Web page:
Will the Ukraine crisis help to improve US-China relations?

Some analyses say that US-China relations may actually improve given the need for the US and the West to seek help from China in dealing with Russia. However, other indications are that recent events are engendering greater mistrust between the two countries, especially now that Congress has approved an omnibus bill that includes banning the use of maps that inaccurately depict Taiwan.

Facing a common challenge of war and humanitarian disaster in Ukraine, the US and China could have put aside their differences and worked together to end this crisis soon. Unfortunately, the crisis has not brought the two powers any closer. Instead, it reveals deep-rooted problems in the relationship.

Unsurprisingly, the video call between President Joe Biden and President Xi Jinping on 18 March featured the two leaders stating their positions on Ukraine, Taiwan and other issues, without specifying how to end the Ukraine crisis or narrow the differences between the two powers. In a not-so-veiled threat, Biden “described the implications and consequences if China provides material support to Russia” during the call.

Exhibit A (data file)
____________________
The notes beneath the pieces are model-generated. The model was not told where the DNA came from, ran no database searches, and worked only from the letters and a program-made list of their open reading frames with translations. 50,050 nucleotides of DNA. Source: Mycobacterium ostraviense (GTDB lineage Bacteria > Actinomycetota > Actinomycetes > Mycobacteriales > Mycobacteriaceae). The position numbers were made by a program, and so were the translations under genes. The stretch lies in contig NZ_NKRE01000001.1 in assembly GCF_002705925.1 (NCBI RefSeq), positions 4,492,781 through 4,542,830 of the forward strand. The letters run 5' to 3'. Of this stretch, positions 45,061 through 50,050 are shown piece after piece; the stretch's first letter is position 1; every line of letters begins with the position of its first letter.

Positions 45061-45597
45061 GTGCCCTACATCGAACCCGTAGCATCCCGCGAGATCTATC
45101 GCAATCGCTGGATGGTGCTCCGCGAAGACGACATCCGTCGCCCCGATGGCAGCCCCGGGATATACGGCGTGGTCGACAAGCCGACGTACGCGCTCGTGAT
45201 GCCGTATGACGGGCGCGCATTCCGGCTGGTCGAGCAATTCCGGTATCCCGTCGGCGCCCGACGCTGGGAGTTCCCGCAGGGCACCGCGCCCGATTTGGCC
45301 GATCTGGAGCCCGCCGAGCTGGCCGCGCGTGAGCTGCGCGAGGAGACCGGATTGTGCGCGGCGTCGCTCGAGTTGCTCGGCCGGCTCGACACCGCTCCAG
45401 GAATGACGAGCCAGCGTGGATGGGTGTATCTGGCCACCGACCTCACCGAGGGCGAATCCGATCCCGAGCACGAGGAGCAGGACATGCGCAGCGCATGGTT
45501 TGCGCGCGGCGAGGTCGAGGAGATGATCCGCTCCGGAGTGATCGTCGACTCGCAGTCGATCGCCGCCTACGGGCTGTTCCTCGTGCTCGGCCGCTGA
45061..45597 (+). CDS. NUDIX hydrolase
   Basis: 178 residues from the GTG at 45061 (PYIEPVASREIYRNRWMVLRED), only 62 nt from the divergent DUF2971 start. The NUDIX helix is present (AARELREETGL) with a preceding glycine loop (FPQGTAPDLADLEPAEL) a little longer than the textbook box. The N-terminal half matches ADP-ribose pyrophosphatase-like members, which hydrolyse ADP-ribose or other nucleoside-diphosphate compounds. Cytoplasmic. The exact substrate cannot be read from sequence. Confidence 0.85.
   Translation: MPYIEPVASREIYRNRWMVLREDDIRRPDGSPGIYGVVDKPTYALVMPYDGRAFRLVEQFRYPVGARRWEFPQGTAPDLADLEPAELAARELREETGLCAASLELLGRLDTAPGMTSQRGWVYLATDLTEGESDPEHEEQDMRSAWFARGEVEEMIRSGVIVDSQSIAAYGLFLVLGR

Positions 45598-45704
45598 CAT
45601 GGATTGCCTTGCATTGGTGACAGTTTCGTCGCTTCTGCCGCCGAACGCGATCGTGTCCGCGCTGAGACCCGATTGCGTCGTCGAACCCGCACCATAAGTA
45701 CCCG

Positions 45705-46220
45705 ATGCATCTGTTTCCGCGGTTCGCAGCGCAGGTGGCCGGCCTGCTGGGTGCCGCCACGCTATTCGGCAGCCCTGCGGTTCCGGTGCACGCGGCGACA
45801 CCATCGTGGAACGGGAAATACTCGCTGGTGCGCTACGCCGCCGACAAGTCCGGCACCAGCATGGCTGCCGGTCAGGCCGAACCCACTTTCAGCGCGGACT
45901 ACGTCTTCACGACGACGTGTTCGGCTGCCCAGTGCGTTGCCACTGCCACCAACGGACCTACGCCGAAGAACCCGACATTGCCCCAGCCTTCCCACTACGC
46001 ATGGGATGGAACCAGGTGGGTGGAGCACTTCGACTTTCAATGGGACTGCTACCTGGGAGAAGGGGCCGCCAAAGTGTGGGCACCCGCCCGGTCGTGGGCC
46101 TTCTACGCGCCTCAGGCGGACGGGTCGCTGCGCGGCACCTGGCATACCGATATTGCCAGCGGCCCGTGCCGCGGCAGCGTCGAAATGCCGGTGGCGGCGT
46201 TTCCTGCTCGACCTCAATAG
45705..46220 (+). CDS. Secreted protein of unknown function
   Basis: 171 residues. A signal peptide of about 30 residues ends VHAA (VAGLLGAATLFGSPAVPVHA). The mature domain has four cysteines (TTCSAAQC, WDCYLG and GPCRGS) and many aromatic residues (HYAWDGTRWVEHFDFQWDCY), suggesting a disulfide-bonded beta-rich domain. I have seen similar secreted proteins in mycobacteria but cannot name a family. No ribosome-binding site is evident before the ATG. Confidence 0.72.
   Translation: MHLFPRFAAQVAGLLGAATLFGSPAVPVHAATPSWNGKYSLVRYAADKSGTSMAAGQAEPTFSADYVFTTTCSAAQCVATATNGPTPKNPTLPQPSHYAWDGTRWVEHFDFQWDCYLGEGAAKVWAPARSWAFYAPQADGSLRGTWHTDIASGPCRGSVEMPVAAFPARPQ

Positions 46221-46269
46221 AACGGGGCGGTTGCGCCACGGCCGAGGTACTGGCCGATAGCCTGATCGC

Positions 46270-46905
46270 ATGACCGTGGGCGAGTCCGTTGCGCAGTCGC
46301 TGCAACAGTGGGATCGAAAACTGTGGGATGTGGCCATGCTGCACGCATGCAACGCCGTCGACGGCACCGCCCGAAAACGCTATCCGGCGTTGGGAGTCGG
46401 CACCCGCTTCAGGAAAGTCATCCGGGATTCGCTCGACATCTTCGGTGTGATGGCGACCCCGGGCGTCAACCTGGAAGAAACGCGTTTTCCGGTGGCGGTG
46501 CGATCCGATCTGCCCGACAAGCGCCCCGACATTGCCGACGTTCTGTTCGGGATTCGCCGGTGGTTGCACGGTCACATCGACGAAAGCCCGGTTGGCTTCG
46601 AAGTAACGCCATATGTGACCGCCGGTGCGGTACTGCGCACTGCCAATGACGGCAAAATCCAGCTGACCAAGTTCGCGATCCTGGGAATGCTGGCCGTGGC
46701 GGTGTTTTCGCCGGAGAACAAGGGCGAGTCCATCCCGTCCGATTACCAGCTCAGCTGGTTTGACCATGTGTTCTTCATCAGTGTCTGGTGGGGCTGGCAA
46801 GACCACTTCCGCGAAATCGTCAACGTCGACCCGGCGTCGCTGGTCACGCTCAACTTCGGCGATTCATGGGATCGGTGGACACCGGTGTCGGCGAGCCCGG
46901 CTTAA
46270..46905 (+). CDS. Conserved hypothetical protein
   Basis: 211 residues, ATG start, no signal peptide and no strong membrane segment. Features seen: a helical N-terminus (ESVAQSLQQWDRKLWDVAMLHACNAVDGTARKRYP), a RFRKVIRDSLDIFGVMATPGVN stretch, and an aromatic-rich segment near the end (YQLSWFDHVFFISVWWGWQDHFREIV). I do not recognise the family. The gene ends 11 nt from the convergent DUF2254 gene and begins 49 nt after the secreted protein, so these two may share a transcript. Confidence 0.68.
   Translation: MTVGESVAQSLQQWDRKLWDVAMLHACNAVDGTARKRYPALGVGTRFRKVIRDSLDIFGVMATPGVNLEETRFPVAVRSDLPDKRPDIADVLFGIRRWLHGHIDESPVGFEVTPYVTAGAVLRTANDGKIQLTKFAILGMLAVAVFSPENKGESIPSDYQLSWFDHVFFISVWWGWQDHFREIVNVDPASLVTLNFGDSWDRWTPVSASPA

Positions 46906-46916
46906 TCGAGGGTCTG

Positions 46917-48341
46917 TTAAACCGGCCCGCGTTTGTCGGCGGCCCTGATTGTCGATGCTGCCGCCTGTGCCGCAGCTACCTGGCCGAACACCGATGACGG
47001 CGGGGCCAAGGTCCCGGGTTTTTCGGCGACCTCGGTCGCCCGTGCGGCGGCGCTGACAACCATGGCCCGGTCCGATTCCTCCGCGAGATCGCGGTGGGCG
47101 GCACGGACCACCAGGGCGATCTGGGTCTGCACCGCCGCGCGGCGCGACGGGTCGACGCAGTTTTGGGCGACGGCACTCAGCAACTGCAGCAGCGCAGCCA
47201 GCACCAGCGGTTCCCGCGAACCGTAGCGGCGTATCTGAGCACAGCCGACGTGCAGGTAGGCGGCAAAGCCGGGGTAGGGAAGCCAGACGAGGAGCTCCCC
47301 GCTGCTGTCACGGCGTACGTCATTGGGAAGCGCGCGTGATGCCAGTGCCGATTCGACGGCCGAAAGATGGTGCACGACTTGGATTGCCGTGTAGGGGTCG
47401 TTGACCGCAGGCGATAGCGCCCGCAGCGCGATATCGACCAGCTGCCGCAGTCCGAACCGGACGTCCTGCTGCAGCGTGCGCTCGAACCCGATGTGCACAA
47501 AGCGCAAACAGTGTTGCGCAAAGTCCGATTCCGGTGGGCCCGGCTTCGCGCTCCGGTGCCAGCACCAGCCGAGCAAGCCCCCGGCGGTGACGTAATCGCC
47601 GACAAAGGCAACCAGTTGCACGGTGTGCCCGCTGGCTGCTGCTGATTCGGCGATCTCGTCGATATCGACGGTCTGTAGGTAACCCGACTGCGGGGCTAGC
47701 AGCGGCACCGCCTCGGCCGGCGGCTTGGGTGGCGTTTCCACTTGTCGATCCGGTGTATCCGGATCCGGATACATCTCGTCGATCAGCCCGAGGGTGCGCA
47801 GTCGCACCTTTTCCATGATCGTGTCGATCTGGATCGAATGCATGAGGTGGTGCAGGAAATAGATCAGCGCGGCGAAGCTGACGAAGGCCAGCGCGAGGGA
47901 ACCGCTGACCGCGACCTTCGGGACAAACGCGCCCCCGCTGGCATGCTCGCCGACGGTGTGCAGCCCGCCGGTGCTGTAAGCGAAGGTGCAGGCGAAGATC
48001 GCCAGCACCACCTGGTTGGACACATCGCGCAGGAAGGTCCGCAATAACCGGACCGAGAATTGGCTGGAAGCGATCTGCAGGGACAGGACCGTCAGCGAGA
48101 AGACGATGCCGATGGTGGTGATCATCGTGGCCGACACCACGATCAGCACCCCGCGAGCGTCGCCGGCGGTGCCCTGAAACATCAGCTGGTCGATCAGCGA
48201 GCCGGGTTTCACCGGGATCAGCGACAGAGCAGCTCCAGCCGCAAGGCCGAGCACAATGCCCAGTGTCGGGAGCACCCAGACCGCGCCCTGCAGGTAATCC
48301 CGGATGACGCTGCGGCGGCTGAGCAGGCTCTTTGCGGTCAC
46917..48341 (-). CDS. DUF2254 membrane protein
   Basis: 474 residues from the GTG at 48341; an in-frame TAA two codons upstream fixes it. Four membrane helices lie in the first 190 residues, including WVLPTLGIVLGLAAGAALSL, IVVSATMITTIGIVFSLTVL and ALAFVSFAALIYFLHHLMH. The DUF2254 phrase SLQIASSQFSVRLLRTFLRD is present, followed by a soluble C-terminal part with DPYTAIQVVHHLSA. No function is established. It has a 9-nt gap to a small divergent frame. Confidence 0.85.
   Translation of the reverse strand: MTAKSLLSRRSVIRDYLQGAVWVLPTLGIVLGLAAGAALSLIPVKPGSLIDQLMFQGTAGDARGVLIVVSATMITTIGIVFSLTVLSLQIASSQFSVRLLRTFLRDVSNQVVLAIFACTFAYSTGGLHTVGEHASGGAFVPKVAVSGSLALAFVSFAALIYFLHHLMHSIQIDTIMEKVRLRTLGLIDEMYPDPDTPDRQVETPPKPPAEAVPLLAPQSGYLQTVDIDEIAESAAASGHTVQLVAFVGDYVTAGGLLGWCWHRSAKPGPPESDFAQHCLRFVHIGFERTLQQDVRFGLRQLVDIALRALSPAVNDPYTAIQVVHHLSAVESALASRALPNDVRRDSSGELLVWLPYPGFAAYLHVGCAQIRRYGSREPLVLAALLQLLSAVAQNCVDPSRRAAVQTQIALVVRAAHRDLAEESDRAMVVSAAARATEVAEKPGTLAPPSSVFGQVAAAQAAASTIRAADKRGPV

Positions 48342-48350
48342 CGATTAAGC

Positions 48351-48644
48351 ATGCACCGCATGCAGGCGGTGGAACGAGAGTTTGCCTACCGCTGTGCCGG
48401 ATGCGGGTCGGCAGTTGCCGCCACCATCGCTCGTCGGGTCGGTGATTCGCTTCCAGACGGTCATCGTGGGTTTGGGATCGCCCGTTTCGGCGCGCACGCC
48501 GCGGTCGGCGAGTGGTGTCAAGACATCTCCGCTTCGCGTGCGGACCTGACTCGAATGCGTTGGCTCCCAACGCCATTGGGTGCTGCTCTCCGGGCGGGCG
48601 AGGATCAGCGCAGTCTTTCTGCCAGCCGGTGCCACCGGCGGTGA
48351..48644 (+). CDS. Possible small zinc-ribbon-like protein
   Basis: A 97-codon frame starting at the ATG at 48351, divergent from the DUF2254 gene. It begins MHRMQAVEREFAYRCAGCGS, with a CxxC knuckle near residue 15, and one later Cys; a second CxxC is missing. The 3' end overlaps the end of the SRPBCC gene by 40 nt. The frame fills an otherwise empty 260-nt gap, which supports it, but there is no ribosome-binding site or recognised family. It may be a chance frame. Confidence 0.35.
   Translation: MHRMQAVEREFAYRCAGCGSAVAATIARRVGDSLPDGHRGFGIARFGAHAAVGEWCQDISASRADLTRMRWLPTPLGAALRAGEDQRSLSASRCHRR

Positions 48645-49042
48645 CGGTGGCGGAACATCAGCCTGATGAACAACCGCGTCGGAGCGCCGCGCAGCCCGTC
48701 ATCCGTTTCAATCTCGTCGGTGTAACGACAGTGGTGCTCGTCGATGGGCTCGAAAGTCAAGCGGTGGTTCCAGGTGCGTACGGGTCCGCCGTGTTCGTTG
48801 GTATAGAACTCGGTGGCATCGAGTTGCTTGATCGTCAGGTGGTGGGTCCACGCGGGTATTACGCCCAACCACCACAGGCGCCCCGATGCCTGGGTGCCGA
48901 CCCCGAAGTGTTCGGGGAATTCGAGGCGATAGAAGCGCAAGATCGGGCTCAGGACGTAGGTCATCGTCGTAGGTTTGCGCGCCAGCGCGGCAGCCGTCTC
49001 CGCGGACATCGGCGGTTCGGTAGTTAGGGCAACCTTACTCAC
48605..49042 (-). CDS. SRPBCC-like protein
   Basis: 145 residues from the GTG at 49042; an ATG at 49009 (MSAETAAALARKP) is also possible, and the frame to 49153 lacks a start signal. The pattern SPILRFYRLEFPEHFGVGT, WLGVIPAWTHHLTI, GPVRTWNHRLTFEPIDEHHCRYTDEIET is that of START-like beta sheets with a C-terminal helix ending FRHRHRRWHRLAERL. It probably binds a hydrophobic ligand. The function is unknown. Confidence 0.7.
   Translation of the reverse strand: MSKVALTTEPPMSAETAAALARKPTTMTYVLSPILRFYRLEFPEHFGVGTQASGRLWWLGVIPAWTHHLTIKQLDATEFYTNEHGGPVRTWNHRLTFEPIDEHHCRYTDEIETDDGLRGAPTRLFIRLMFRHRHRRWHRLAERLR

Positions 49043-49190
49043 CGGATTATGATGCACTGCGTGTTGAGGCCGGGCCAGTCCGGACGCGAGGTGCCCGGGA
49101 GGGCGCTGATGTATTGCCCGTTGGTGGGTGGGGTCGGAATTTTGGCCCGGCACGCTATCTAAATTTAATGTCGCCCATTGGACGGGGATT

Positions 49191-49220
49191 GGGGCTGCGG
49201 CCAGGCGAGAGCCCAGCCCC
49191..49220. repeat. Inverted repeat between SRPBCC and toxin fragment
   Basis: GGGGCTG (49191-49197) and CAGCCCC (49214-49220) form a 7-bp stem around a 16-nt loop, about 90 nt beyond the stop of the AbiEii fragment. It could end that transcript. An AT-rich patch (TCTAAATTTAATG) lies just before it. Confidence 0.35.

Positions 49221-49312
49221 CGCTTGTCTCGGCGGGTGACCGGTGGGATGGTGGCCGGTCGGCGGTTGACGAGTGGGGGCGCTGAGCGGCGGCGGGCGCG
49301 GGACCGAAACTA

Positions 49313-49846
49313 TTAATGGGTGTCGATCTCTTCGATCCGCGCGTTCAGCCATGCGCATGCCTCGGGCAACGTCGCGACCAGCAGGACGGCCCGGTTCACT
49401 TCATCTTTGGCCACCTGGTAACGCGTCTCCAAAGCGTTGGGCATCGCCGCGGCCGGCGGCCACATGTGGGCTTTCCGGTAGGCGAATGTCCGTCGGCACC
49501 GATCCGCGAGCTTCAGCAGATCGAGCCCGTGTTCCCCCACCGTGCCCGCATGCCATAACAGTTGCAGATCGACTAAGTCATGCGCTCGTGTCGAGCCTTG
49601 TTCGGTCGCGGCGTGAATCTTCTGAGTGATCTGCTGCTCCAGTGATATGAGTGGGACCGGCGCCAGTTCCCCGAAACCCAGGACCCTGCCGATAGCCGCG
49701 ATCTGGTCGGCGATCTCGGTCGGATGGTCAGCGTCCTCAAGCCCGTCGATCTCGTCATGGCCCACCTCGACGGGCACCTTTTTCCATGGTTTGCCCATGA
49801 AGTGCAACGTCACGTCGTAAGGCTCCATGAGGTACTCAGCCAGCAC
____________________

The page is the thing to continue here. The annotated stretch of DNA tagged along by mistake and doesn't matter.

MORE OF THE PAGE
China finds itself walking a diplomatic tightrope in this crisis. Russia’s invasion of Ukraine, a sovereign nation, obviously violates the UN Charter and international law. Respect for sovereignty is one of China’s most cherished foreign policy principles. Yet, China has not been forthright in condemning the invasion in order to maintain the relationship with Russia, which is touted to be one that “has no limits”. Apparently, it is not in China’s interest to alienate Russia or have a weakened Russia today when China faces a hostile Western bloc.

Seeking China’s help while treating it as an adversary